3 2.3 History of Research on Teachers Knowledge for Teaching Mathematics 15 but related relationship between external social planes and internal psychological planes. However, external and internal processes are not duplicates of one another (Wertsch 1985b). Internalization transforms the external process into the internal, consequently changing both the structure and functions of the process (Vygotsky 1981). Moreover, social interaction plays a pivotal role in determining the nature of internalization. Internalization involves the concept that children s understanding of others is developmentally rooted in their experience of social interaction (Fernyhough 2008). By embracing sociocultural theory as a framework for the research described in this book, we operated under several assumptions. It is explicitly viewed that teachers use of language plays a pivotal role in students mathematical understanding and their success in learning mathematics. In this case, all forms of communication applied in the classroom can mediate student thinking and understanding of the mathematics content. Therefore, a major purpose of the study is to understand elementary teachers knowledge for teaching mathematics by analyzing the teachers communication during the lessons by observing their teaching. In addition, sociocultural theory views the social context as a significant aspect of learning. Thus, the teachers classroom environment is the social context, and their language is key in constructing the social context that may influence students internalization of mathematical concepts and skills. Consequently, this study considered how teachers create various social contexts for students to learn mathematics concepts. Teachers pedagogical intentions for developing learning contexts will be investigated through observations, interviews, and analysis of their lesson plans. To examine the learning context influences on students internalization of mathematical concepts, these data sources are connected to the social contexts that the teachers construct for their students. Taken together, sociocultural theory offers a holistic perspective on the relationship between elementary teachers knowledge for teaching mathematics and teachers use of language or communicative process for supporting students development of mathematical understanding. 2.3 History of Research on Teachers Knowledge for Teaching Mathematics An important aspect for understanding the importance of sociocultural theory relation to this study is to consider the history of teachers knowledge for teaching mathematics. First, this section examines the historical context concerning the research on teachers knowledge for teaching mathematics. Second, this discussion includes an exploration of the categories of teachers knowledge for teaching mathematics. Also, it is essential to briefly examine reform in South Korea mathematics education because it serves as the larger sociocultural context for the present study.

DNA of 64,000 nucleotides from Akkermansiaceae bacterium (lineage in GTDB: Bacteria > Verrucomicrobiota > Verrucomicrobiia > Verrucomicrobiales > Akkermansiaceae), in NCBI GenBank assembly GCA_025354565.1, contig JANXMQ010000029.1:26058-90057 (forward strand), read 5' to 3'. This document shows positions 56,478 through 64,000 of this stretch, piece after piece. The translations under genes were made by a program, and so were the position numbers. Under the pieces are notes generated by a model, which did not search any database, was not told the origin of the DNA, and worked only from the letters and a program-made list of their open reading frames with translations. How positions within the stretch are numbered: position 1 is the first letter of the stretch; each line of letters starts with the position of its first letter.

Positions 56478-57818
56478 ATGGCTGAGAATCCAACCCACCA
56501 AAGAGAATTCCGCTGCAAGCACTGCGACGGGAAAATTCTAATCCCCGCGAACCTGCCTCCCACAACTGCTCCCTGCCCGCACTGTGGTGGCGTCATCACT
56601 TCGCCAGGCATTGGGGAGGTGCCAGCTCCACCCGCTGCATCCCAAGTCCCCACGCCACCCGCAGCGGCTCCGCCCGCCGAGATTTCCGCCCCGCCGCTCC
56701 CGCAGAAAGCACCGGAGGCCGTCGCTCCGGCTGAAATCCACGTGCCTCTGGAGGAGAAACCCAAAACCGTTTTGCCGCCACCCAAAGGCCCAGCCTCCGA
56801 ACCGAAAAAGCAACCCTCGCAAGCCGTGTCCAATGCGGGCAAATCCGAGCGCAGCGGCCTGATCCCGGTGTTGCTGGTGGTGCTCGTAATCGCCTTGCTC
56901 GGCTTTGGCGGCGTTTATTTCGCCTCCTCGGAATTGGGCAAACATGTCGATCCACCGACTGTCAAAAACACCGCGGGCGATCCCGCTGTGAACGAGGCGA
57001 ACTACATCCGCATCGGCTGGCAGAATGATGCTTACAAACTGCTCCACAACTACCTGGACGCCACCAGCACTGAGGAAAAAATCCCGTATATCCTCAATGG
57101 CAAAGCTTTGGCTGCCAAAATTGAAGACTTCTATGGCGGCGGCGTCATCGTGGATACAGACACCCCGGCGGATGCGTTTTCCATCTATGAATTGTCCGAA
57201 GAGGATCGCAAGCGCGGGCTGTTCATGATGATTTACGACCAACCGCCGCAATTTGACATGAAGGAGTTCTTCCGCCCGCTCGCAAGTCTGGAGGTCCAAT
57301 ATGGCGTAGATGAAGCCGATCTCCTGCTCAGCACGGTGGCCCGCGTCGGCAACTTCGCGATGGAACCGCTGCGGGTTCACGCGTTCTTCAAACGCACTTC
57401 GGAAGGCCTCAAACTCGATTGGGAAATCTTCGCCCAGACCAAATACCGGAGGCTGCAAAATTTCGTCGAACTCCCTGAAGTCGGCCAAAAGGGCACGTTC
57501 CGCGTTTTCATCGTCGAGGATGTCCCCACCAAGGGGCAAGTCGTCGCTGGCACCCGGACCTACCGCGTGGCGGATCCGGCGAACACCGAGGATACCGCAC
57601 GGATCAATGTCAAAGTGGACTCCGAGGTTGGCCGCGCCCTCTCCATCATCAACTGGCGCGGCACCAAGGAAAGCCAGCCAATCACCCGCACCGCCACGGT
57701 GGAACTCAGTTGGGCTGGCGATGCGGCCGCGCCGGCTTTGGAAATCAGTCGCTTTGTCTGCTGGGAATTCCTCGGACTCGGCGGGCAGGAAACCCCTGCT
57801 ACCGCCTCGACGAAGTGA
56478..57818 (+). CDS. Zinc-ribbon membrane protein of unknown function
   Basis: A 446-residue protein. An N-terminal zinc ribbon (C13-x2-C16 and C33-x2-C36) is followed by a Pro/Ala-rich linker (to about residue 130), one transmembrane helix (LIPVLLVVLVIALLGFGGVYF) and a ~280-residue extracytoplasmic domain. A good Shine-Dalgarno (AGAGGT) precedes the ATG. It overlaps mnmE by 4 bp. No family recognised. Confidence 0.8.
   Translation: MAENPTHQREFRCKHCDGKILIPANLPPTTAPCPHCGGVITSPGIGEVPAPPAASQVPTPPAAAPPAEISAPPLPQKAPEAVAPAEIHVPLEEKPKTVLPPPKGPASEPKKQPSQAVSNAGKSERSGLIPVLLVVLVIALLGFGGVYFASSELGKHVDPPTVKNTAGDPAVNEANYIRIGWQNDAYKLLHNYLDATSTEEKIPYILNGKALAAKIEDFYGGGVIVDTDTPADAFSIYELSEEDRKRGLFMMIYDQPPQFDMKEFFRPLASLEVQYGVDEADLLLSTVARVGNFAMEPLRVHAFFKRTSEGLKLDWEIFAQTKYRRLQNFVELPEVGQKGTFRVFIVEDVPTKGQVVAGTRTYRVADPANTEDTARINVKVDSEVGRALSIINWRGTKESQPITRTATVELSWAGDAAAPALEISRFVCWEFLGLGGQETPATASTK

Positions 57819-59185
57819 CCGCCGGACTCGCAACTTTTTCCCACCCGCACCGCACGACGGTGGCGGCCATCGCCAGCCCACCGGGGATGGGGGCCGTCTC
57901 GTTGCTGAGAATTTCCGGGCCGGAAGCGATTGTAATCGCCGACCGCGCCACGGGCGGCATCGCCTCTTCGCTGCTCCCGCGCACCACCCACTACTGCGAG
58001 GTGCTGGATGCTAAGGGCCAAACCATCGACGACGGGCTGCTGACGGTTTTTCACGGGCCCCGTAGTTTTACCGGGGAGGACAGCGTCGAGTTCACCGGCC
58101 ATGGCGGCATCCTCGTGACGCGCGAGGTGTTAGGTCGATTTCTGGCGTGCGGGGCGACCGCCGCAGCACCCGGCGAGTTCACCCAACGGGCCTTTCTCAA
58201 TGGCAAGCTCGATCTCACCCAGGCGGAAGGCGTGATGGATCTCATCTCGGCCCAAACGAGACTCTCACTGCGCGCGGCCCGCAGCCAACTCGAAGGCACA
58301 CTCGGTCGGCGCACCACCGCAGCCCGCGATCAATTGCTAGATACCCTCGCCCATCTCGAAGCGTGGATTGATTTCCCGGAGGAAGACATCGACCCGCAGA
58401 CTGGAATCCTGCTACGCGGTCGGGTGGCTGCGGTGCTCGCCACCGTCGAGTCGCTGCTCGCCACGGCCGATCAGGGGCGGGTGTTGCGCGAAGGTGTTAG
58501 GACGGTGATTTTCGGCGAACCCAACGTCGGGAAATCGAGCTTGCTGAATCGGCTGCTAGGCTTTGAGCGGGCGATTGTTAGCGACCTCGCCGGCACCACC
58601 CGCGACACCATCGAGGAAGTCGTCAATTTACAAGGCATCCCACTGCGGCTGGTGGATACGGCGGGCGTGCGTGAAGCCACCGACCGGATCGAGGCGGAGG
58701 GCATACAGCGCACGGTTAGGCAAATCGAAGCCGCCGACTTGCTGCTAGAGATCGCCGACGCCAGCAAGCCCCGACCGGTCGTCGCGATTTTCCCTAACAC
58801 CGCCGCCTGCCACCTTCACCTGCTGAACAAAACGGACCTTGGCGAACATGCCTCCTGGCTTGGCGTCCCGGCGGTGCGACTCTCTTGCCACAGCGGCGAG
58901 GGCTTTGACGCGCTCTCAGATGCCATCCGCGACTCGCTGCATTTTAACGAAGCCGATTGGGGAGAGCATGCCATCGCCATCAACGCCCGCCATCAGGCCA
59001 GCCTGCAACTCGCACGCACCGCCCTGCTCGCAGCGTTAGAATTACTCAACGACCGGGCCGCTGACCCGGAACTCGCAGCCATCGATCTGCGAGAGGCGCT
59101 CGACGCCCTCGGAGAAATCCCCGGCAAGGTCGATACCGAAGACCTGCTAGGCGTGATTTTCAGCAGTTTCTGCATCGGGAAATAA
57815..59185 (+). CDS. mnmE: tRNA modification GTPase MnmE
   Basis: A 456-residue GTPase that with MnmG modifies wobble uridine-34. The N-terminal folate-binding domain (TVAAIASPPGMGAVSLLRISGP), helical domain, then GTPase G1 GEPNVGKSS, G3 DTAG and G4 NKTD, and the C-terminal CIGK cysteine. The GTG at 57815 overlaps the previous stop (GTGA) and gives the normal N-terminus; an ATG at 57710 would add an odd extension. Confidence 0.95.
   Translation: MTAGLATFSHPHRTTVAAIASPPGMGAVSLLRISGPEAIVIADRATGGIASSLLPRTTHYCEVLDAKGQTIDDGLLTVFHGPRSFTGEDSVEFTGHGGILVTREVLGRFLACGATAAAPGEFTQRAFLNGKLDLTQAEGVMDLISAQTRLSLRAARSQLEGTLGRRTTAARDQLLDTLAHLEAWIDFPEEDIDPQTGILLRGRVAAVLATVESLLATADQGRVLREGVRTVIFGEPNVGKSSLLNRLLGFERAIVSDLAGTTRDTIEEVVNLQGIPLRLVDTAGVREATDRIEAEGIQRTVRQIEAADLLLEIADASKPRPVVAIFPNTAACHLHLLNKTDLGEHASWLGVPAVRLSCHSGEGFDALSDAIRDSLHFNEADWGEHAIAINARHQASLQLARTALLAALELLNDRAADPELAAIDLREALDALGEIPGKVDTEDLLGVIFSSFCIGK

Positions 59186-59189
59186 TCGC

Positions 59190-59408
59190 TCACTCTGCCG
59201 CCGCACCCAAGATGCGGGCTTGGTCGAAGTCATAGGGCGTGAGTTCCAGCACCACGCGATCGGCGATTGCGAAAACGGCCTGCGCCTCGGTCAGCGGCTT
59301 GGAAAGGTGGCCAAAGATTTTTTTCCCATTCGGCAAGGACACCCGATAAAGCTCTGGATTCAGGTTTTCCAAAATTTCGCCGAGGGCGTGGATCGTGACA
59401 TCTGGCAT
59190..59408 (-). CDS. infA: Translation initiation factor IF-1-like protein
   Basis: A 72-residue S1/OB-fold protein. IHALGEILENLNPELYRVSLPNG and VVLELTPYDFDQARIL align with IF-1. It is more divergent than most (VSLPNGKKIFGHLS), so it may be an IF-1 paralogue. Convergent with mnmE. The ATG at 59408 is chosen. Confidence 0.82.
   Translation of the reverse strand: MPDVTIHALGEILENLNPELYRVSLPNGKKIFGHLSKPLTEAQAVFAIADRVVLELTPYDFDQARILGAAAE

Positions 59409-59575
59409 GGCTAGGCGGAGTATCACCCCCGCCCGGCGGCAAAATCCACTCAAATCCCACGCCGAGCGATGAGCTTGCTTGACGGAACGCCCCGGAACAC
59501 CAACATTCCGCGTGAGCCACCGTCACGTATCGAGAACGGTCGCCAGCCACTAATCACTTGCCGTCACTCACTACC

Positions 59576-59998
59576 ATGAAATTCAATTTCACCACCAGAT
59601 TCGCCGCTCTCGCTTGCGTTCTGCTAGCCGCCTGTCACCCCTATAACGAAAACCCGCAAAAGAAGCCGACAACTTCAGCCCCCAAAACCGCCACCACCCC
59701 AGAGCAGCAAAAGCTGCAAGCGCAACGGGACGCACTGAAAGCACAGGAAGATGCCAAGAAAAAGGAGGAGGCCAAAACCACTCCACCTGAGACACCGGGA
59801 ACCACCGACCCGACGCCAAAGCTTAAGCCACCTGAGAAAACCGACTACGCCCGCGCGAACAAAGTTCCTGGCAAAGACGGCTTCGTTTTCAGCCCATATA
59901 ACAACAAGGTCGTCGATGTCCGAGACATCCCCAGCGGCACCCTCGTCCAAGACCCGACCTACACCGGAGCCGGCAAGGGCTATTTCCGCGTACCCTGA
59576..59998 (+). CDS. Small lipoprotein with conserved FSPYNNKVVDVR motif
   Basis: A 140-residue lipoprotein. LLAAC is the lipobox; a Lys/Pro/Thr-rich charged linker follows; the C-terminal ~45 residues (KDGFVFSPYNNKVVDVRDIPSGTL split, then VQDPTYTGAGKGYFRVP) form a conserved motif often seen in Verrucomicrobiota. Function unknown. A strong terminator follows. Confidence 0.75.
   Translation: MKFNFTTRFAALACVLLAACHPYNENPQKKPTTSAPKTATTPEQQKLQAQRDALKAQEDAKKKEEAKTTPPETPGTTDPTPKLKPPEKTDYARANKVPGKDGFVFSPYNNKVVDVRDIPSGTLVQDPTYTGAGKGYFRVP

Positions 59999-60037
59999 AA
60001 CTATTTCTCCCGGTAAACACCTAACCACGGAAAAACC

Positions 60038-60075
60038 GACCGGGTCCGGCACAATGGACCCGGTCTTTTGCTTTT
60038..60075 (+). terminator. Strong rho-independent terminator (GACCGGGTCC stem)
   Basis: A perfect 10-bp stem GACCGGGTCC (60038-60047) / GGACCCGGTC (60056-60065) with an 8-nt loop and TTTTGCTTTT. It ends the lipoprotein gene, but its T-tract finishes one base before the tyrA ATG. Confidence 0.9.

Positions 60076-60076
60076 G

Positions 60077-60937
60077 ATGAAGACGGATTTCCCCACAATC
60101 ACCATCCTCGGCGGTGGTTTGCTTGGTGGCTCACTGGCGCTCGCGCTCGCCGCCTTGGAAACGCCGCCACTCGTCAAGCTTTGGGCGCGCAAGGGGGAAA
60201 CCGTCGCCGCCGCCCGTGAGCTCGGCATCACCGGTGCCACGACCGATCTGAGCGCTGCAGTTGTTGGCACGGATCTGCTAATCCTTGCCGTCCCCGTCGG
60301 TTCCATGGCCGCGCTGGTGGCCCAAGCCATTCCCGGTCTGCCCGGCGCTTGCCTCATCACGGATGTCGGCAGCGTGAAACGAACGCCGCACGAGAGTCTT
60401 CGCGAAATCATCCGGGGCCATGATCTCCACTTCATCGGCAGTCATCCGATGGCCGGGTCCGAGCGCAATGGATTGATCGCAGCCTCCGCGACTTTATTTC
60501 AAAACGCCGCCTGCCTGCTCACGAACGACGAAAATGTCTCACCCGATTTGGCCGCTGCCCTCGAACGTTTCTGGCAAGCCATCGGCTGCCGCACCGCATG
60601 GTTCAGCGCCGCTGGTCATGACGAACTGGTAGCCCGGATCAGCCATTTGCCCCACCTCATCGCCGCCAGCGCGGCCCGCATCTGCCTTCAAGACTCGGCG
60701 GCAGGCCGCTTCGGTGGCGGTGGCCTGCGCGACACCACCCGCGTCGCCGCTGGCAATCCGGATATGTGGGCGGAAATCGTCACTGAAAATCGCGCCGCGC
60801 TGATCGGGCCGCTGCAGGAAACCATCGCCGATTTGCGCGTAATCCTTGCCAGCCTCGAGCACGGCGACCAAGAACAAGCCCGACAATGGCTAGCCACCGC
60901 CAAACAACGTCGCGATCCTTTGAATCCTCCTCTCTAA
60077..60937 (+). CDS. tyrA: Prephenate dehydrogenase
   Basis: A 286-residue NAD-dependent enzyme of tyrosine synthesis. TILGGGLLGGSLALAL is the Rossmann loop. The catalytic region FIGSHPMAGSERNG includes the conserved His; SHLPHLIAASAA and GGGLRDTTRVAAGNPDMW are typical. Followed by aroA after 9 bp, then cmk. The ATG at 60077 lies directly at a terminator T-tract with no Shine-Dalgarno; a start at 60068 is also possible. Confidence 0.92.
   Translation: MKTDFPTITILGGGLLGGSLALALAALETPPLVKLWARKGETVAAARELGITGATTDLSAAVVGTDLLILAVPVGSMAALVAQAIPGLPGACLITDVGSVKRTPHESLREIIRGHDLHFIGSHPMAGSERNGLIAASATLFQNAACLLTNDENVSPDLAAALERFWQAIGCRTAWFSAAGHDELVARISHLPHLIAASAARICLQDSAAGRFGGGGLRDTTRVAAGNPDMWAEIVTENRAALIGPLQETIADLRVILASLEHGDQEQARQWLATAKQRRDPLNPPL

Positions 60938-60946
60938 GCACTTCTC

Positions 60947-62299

4 16 2 A Pedagogical Overview of Relevant Literature Research on Teachers Knowledge for Teaching Mathematics The arrival of the common school in the 1830s in the USA initiated a process of simplifying a wide variety of educational settings and generated a demand for highly qualified teachers (Labaree 2008). The Equality of Educational Opportunity Study (EEOS) in 1966, conducted in response to provisions of the Civil Rights Act of 1964, marked a watershed moment for studies about teacher quality (Lagemann 2000). This report, also known as the Coleman Study, was about educational equality in the USA and had more than 650,000 students in the sample (Borman and Dowling 2010). According to this report, teachers were the most significant factors in determining educational outcomes (Lagemann 2000). After the EEOS was released, studies based on observation of classroom processes and reliable measures of student achievement began to appear and to increase in the late 1960s and 1970s (Needels 1988). Shulman (1986) named this stream the process product paradigm. This paradigm has enhanced our understanding of teaching greatly and provoked debate about school effects (Hanushek 1998). In mathematics education, the emphasis on teacher quality arose with a focus on the process product paradigm. In particular, A Nation at Risk (The National Committee of Excellence in Education 1983), which revealed the steady decline in student academic achievement scores, highlighted, not enough of the academically able students are being attracted to teaching; that teacher preparation programs need substantial improvement (p. 20). In a similar manner, The Underachieving Curriculum (McKnight et al. 1987), which analyzed US performance on the Second International Mathematics Study (SIMS), emphasized that professional development programs for mathematics teachers must be improved (p. 115). The claims underscored in both of these documents were supported by research findings; studies found that there are positive influences on what teachers know regarding how they teach (Darling Hammond 2000). That is, one of the most significant factors that influence teachers quality is their knowledge for teaching. Considering this perspective, the NCTM published the Curriculum and Evaluation Standards for School Mathematics in 1989 and Professional Standards for Teaching Mathematics in 1991 in response to A Nation at Risk and The Underachieving Curriculum. The professional standards for teaching mathematics highlight mathematics teachers knowledge by present[ing] a vision of what teaching should entail to support the changes in curriculum set out in the Curriculum and Evaluation Standards. This document spells out what teachers need to know to teach toward new goals for mathematics education and how teaching should be evaluated for the purpose of improvement (NCTM 1991, p. vii). In 2000, NCTM published Principles and Standards for School Mathematics. This document updated the Curriculum and Evaluation Standards for School Mathematics and includes Professional Standards for Teaching Mathematics and